NEW YORK — A former Pakistani parliamentarian advocating for equal treatment for religious minorities back home claims life is sometimes hell for the Islamic Republic's Christian minorities, who are often victimized by blasphemy laws and bear the brunt of public resentment against Western nations like the United States.
"Due to our faith, we are persecuted. People are killing us, people are burning us, and people are putting us in jail. And (the) state (has) failed to protect the rights (of Christians) and (have failed in) their responsibility," said political and human rights activist Pervez Rafique. "The state doesn't have any solid and concrete policy and agenda and plan to protect marginalized and persecuted Christians and other non-Muslims in Pakistan."
Rafique, a former minority member of parliament representing the Pakistan People's Party in Punjab, worked alongside Shahbaz Bhatti, the Christian minorities minister who was assassinated in 2011, as a chief coordinator for All Pakistan Minorities Alliance. At the time of transition prompted by Bhatti's murder, a clash with the former leader's family members forced Rafique and supporters to leave the organization he had served for more than 10 years. Since then, Rafique has helped found another group, with a similar name, the All Pakistan Minorities Alliance-Founders, which in combination with the PAK Christian Fellowship, represents around 25,000 people, he told The Christian Post. more >>
Thousands of Christians clashed with police and rioted on the streets in Lahore, Pakistan, on Monday, following suicide bombing attacks that killed 17 people in two churches on Sunday. Reports have said that two men suspected to have aided the attackers were beaten to death and burned in the riots.
The Associated Press reported that Christians, who make up only 2 percent of Pakistan's population, clashed with police forces, blocked the highway and ransacked bus terminals, demanding the government start taking serious action to protect the persecuted minority.
At least 14 people have been killed and nearly 80 others were injured in two church bombings carried out by a Pakistani Taliban splinter group on Sunday in the Christian neighborhood of Youhanabad, Lahore. The Catholic faithful are marking a "day of prayer for the innocent lives of the martyrs" on Monday to honor the victims.
Reuters reported that the death toll might've been higher, if it wasn't for the quick actions of a security guard who attempted to prevent one of the suicide bombers from entering one of the churches.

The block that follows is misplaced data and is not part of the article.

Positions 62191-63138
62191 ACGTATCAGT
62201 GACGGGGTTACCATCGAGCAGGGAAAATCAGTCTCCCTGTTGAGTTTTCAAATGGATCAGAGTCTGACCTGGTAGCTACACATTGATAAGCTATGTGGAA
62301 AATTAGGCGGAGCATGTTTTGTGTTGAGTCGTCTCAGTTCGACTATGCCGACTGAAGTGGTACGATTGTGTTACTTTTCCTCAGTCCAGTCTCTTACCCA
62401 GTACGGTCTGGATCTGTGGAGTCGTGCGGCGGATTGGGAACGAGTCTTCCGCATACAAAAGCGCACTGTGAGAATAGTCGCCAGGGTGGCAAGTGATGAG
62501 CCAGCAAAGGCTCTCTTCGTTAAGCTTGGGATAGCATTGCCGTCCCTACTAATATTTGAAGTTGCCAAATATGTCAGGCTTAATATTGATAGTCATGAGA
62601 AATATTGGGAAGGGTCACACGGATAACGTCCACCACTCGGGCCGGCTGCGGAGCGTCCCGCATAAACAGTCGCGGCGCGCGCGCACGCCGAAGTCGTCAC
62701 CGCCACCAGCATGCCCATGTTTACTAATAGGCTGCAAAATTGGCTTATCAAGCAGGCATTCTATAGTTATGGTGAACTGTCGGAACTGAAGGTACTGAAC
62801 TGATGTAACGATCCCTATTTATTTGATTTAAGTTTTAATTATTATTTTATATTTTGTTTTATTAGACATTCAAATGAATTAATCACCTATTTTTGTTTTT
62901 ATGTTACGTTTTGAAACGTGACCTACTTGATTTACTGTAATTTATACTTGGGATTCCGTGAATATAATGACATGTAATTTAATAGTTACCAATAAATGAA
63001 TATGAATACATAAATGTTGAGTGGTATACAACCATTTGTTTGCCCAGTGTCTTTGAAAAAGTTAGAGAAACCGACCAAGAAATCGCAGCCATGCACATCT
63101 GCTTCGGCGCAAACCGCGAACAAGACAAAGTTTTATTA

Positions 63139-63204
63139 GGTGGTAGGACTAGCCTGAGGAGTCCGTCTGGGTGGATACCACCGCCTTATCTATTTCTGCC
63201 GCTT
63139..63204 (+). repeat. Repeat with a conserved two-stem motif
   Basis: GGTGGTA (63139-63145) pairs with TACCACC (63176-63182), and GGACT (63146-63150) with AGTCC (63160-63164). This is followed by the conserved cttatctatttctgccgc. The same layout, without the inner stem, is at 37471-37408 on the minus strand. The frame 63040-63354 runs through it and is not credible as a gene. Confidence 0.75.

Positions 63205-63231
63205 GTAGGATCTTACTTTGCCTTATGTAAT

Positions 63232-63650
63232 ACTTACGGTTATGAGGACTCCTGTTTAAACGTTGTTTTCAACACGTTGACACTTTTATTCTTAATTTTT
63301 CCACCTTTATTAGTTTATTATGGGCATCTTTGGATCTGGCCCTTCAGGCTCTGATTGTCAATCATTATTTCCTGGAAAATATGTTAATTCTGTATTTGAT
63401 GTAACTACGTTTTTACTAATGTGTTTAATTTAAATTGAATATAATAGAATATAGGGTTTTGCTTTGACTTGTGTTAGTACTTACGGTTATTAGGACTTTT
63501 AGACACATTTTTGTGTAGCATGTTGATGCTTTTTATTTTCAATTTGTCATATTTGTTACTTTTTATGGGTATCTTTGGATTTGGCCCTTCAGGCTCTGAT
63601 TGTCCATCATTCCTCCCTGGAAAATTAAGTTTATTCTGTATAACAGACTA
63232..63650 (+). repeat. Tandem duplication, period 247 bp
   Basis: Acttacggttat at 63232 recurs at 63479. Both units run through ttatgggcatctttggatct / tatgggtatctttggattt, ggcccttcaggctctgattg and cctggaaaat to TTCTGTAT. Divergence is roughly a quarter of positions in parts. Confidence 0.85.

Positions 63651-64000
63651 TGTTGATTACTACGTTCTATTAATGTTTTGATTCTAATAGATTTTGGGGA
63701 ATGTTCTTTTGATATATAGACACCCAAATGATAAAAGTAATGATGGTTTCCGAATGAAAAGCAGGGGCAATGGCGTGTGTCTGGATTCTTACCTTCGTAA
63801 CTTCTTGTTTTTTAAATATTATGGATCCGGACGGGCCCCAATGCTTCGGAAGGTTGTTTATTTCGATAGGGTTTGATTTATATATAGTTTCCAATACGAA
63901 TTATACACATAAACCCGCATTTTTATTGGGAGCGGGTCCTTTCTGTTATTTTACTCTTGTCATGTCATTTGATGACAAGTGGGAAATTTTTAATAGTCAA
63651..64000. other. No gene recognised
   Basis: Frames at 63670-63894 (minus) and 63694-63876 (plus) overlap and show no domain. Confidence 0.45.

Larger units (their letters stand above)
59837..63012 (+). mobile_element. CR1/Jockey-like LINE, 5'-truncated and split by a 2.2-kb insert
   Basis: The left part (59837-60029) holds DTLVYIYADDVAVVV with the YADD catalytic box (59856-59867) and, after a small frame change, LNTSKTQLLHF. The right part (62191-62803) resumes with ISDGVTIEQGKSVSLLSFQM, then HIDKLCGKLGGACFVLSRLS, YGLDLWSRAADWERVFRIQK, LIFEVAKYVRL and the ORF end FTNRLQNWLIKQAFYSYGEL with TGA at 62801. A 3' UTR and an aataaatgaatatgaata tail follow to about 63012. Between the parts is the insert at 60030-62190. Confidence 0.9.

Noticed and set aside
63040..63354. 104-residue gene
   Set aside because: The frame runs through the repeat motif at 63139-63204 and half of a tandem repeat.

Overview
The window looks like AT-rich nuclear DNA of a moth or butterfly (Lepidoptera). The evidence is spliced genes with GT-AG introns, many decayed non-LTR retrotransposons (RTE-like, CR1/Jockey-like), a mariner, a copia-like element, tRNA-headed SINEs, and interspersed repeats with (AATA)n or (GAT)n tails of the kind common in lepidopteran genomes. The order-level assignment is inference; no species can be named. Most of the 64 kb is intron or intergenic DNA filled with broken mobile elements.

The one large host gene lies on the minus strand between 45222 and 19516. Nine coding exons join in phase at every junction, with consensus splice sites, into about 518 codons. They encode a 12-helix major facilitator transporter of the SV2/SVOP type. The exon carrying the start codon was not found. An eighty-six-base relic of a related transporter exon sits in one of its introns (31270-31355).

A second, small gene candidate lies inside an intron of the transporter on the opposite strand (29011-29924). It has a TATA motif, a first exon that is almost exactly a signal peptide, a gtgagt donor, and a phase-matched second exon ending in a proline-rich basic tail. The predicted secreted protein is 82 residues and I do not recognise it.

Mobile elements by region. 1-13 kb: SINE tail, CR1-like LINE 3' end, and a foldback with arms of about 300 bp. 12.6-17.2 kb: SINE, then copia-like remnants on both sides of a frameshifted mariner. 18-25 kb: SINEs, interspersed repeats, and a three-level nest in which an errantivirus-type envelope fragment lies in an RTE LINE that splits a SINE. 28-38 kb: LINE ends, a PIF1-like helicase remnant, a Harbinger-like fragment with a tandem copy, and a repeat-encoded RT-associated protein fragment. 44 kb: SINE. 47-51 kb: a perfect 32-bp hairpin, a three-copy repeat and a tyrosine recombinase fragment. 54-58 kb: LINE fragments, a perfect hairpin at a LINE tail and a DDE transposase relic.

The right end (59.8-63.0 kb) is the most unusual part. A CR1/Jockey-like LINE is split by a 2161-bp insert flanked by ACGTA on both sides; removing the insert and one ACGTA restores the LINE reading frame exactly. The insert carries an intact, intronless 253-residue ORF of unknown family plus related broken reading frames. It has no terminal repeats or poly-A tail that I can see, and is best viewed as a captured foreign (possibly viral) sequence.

"I was sitting at a shop near the church when a blast jolted the area. I rushed toward the spot and saw the security guard scuffle with a man who was trying to enter the church. After failing, he blew himself up," said witness Amir Masih. more >>
The son of a Pakistani Christian servant, who was accused of stealing from her employer's home, was killed by local police officers last weekend after he was arrested and beaten in hopes that his beating would force his mother to confess to the burglary.
The British Pakistani Christian Association reported that the body of 20-year-old Zubair Rashid Masih was dumped onto the street in front of his mother's home in the early morning of March 8 in the Shamsabad area of the Punjab province.
On March 4, his mother, Aysha Bibi, was arrested on charges that she stole about 35,000 rupees and 100 grams in gold ornaments from the home where she worked as a domestic servant. more >>
An organization based in the United Kingdom continues to push for justice on behalf of two Christian girls who were gang raped by five Pakistani Muslims.
Last December the Pakistani teenagers, named Sherish and Farzana who live in the Islamic Republic's Punjab province, were reportedly gang raped by the five Muslim men because they're Christian.
The British Pakistani Christian Association has stepped in to help Sherish and Farzana, as well as their family, in the wake of the gang rape and at least one violent incident of intimidation. more >>
Christian Pakistani man Imtiaz Masih has been acquitted after a four-year legal battle when he was tortured and forced to confess to the killing of his Muslim employer's brother.
The European Center of Law and Justice announced on Thursday that its affiliate in Pakistan, the Organization for Legal Aid, managed to successfully acquit Masih after a court found that the prosecution witnesses made conflicting statements, and could not be trusted.
"False accusations of crimes are all too common in Pakistan. Usually, people falsely accuse others to settle personal scores or simply to implicate an easy target to divert attention from the real culprit," the ECLJ explained. more >>